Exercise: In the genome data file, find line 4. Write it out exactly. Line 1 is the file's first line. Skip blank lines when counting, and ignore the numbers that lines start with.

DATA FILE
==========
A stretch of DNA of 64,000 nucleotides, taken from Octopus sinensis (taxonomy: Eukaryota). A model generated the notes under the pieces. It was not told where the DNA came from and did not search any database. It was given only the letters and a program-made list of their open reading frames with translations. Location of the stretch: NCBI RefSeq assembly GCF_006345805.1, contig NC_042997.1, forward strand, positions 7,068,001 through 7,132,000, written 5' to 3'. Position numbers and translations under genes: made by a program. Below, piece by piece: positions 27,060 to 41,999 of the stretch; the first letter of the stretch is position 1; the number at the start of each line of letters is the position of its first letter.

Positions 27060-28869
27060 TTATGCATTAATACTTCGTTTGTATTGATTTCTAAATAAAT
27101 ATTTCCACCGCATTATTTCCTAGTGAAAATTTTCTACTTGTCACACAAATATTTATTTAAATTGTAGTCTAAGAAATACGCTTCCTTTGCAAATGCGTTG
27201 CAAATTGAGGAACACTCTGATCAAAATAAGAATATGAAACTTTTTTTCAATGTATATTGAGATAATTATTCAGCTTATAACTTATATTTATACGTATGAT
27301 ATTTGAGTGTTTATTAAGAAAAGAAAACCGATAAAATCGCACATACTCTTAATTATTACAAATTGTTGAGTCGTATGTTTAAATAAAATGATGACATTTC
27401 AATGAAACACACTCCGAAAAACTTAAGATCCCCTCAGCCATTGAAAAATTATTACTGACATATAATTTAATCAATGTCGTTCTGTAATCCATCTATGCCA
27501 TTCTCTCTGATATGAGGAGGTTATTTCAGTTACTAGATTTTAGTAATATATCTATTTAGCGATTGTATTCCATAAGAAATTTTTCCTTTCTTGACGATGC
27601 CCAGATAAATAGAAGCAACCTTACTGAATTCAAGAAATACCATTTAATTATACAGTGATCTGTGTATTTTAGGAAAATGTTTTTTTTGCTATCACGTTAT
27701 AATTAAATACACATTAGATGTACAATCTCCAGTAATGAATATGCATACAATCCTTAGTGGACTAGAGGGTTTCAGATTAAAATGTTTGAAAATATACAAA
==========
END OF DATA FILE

27101 ATTTCCACCGCATTATTTCCTAGTGAAAATTTTCTACTTGTCACACAAATATTTATTTAAATTGTAGTCTAAGAAATACGCTTCCTTTGCAAATGCGTTG